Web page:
White man's burden '99

Charles Brown CharlesB at SPAMCNCL.ci.detroit.mi.us
Wed Aug 11 14:43:02 MDT 1999



Imperialism's racist 'burden' is to be world enforcer


By Arthur Perlo


One hundred years ago, the famous English author Rudyard Kipling wrote his poem,
"White Man's Burden." The British empire spanned the globe, and the United States had
just joined the ranks of global imperialist powers with its conquest of the
Philippines.

Today, the U.S. is the world's dominant power. New York Times writer Thomas L.
Friedman celebrates that power in an article in the March 28 New York Times Magazine.
Published exactly 100 years after Kipling's poem, the headline reads, "... the
emerging global order demands an enforcer. That's America's burden."

What was Kipling's burden, and what is Friedman's?

Kipling wrote, "Take up the White Man's burden ... To serve your captive's need ... To
veil the threat of terror ... to seek another's profit."

In other words, imperialism would selflessly bring peace and civilization to the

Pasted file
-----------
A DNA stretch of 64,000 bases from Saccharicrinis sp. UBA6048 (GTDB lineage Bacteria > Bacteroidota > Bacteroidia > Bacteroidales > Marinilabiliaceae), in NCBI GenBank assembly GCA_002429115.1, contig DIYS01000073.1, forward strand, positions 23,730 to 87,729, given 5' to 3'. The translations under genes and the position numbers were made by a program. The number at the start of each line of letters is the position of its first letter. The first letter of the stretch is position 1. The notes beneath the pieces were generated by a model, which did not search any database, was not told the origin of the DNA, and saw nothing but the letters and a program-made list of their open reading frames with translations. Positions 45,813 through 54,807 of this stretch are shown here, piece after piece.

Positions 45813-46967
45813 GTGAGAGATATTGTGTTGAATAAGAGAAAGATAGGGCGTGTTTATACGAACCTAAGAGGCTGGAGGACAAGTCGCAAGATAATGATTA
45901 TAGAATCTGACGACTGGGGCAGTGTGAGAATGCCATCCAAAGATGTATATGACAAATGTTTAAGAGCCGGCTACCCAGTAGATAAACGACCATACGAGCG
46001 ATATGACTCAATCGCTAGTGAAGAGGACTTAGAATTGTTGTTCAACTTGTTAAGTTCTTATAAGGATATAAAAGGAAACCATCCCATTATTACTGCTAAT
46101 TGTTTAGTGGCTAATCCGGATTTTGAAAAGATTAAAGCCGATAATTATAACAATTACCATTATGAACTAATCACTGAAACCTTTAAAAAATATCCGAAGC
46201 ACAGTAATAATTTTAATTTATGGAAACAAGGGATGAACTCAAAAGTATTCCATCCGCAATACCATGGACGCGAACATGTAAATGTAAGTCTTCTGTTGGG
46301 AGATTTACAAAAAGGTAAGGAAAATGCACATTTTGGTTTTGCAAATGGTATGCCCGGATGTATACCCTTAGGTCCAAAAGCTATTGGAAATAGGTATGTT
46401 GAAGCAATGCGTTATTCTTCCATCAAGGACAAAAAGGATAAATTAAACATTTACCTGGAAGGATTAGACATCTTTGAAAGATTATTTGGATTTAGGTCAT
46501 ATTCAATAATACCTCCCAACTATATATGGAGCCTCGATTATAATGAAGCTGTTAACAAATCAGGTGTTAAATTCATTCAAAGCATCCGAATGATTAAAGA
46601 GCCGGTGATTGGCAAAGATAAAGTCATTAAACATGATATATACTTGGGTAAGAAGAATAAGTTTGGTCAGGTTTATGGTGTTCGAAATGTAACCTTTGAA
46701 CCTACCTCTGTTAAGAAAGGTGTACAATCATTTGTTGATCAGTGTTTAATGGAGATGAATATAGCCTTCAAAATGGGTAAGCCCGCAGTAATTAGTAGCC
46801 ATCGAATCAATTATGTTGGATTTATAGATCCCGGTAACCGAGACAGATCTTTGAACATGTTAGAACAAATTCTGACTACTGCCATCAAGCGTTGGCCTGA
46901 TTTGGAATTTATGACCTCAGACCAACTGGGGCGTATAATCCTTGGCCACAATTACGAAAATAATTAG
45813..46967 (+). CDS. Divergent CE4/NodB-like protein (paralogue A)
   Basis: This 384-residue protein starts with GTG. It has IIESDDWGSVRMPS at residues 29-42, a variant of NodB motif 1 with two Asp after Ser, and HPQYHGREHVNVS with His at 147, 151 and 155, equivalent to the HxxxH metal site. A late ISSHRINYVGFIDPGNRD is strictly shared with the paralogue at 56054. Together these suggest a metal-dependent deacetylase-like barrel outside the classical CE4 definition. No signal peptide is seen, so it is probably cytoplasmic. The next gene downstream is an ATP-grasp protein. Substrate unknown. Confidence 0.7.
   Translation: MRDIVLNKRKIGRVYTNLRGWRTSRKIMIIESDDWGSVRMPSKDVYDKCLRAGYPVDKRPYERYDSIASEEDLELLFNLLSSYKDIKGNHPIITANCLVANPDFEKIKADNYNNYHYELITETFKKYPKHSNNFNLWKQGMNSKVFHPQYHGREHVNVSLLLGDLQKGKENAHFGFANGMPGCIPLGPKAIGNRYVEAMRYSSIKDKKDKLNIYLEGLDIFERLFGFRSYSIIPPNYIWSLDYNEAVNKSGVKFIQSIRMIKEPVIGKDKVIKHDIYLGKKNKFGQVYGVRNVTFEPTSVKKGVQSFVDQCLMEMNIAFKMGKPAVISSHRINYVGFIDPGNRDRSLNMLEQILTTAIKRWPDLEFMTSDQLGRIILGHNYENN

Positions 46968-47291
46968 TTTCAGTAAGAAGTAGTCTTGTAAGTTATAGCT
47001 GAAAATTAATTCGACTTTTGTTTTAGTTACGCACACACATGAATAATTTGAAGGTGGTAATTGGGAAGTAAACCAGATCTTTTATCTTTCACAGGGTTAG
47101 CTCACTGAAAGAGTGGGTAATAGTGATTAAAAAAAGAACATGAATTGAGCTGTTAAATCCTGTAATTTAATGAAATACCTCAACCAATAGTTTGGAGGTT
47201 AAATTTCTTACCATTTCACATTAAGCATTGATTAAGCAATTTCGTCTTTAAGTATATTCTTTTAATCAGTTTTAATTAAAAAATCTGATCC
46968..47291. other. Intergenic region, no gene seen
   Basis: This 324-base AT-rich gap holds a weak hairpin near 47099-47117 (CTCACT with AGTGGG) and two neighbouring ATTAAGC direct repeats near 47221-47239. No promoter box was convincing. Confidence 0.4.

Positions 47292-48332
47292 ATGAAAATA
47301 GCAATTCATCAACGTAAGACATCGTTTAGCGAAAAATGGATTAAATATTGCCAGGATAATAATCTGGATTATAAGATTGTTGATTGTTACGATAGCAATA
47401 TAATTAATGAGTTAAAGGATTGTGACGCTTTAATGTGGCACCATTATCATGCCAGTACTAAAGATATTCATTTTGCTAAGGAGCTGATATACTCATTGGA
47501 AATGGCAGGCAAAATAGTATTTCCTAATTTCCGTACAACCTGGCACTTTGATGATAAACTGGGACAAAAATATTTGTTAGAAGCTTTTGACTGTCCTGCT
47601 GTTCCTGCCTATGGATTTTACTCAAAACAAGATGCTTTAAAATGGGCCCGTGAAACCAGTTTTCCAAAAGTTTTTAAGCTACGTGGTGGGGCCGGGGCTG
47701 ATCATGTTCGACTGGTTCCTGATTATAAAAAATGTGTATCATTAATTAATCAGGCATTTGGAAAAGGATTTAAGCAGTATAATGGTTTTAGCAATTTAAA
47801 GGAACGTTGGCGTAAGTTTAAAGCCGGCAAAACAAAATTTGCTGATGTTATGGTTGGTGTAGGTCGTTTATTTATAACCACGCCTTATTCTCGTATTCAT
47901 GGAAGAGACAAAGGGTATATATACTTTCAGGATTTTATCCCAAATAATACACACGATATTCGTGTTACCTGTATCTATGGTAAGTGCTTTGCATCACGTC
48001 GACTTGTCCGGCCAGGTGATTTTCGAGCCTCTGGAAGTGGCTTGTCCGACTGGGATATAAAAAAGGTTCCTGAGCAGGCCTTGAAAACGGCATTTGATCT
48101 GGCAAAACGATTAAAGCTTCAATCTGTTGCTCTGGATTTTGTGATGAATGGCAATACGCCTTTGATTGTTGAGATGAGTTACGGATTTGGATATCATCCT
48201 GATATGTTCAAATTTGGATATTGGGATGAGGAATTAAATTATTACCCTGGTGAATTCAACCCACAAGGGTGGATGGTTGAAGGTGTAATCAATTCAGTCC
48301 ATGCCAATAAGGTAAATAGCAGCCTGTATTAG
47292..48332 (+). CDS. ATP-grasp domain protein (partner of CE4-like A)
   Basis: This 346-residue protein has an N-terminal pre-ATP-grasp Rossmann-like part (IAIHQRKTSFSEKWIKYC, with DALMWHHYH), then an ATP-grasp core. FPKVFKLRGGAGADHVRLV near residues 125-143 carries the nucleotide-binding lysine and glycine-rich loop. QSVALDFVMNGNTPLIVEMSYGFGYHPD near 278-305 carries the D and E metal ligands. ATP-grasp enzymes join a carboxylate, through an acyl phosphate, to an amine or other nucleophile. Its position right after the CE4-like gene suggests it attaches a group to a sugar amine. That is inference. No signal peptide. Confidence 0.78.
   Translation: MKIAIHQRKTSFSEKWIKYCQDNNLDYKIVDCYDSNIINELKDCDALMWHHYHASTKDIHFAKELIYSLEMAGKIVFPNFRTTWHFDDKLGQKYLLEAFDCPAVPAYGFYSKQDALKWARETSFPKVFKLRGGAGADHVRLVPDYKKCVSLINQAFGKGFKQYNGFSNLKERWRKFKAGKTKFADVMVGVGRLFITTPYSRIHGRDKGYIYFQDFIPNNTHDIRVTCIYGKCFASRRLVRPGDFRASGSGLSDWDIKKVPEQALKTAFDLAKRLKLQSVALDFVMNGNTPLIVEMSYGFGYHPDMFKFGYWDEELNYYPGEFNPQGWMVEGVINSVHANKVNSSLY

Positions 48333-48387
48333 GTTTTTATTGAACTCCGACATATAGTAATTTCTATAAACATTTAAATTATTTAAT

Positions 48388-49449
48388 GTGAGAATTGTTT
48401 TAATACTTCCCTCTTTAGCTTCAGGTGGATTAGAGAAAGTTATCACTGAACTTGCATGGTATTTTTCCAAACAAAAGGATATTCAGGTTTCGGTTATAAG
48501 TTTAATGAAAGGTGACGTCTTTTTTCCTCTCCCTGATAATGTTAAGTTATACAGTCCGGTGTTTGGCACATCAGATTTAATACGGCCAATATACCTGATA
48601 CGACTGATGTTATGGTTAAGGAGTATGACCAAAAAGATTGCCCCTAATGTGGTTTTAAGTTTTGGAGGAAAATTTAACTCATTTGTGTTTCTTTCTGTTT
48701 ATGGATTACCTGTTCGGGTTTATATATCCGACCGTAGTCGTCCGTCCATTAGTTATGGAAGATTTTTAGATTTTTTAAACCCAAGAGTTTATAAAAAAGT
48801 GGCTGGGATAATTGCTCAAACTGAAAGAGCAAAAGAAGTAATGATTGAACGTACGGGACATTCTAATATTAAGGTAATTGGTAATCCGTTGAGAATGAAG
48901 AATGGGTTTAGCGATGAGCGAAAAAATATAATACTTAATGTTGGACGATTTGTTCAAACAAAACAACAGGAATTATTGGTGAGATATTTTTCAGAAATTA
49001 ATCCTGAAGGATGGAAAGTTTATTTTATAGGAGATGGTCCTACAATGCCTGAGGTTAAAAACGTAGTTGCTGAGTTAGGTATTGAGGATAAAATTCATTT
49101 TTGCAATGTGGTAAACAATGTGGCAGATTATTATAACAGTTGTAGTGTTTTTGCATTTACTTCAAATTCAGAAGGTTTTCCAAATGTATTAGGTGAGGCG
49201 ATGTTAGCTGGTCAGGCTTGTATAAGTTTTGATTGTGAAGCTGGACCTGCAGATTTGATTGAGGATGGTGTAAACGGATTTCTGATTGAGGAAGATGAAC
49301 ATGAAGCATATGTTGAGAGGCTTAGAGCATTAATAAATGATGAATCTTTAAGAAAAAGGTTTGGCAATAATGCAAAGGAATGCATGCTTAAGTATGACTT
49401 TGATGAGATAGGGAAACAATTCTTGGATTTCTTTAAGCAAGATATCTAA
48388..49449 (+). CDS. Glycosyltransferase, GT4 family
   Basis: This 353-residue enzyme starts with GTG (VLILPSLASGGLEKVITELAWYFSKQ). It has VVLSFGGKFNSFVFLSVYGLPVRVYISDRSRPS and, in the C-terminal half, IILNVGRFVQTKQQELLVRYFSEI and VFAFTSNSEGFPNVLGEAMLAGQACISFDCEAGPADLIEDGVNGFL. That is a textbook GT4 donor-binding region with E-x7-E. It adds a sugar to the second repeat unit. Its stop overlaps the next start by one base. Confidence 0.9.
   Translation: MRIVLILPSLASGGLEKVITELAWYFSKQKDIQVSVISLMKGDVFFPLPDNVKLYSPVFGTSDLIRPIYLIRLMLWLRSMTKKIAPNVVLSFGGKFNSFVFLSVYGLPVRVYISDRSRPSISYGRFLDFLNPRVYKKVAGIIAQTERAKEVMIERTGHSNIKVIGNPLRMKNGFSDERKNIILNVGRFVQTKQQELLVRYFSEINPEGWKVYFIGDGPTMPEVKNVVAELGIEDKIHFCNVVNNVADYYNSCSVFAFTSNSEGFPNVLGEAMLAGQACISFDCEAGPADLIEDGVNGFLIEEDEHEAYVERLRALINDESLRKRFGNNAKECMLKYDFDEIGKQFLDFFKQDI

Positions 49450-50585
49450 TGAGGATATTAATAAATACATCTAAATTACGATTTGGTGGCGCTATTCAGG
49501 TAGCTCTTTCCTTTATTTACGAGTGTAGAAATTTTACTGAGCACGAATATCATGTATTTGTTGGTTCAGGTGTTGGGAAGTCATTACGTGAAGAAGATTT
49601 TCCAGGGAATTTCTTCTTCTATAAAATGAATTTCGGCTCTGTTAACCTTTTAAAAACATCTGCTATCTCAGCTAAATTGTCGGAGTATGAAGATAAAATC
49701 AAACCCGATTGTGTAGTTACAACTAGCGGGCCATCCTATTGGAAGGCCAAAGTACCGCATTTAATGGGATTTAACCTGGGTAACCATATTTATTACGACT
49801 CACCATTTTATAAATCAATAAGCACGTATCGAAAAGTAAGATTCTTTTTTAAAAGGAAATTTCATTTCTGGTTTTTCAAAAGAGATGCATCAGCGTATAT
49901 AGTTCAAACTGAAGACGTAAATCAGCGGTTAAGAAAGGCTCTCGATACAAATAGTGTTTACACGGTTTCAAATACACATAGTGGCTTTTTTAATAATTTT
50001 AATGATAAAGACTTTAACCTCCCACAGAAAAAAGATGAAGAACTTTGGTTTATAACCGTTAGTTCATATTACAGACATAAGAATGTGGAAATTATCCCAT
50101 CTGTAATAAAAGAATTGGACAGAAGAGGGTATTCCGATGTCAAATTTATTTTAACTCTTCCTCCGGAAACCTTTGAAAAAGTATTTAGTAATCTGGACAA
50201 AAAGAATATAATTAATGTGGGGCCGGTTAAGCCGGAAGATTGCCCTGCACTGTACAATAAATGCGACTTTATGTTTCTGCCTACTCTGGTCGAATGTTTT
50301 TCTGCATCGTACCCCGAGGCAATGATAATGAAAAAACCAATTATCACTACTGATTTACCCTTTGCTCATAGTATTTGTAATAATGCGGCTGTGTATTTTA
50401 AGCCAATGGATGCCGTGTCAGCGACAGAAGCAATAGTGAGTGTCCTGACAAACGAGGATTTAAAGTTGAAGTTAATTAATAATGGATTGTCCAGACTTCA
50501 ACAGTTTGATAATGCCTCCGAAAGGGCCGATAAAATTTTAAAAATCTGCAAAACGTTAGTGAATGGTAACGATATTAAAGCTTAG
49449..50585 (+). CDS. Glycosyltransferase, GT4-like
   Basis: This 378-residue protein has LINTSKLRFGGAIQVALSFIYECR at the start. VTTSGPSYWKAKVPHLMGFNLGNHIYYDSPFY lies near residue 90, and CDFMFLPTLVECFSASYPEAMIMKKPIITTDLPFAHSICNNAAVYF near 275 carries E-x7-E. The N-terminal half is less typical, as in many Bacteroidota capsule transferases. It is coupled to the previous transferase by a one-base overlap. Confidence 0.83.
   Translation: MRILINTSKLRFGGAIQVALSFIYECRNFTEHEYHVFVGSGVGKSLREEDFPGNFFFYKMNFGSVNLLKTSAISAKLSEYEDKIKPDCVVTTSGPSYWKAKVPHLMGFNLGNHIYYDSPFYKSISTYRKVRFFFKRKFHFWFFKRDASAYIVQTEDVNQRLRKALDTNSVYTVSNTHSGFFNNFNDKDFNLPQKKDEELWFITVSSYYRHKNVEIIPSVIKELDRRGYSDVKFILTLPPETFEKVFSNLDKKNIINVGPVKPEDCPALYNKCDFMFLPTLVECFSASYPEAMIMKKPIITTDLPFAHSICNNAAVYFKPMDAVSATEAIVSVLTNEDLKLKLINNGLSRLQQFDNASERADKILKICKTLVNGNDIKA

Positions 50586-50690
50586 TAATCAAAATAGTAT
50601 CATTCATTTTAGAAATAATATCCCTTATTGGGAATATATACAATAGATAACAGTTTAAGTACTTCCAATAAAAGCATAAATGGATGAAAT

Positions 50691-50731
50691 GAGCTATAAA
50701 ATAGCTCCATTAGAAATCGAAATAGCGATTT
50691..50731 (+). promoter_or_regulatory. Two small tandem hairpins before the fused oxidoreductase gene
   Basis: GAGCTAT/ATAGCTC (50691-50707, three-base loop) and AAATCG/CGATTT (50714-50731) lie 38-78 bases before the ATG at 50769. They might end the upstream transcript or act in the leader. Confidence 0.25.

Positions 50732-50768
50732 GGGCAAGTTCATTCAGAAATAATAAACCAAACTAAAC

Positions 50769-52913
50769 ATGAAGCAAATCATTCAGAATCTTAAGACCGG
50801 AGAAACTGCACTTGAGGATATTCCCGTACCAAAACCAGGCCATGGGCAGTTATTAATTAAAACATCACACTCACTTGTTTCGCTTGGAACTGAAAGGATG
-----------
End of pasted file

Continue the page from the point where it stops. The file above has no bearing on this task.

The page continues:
ungrateful non-white peoples of the world, who Kipling called the "new-caught sullen
peoples, half devil and half child."

There was an immediate worldwide response against Kipling's racism. In an eloquent
essay, Sixta Lopez, a leader of the Philippine independence movement that was being
brutally suppressed by U.S. troops, wrote, "... the 'white man's burden' consists in
making colossal fortunes out of the inadequately paid labor of the brown man. But ...
the Filipino will not slave for the benefit of foreigners any more than will the
American or the Englishman or Mr. Kipling."

Today, America's new burden, as described by Friedman, sounds suspiciously like
Kipling's "white man's burden." His essay is an appeal to the U.S. people, and
especially the decision-makers who read the Times, to undertake the "burden" of ruling
the world.

"As the country that benefits most from global economic integration, we have the
responsibility of making sure that this new system is sustainable ... Sustaining
globalization is our overeaching national responsibility."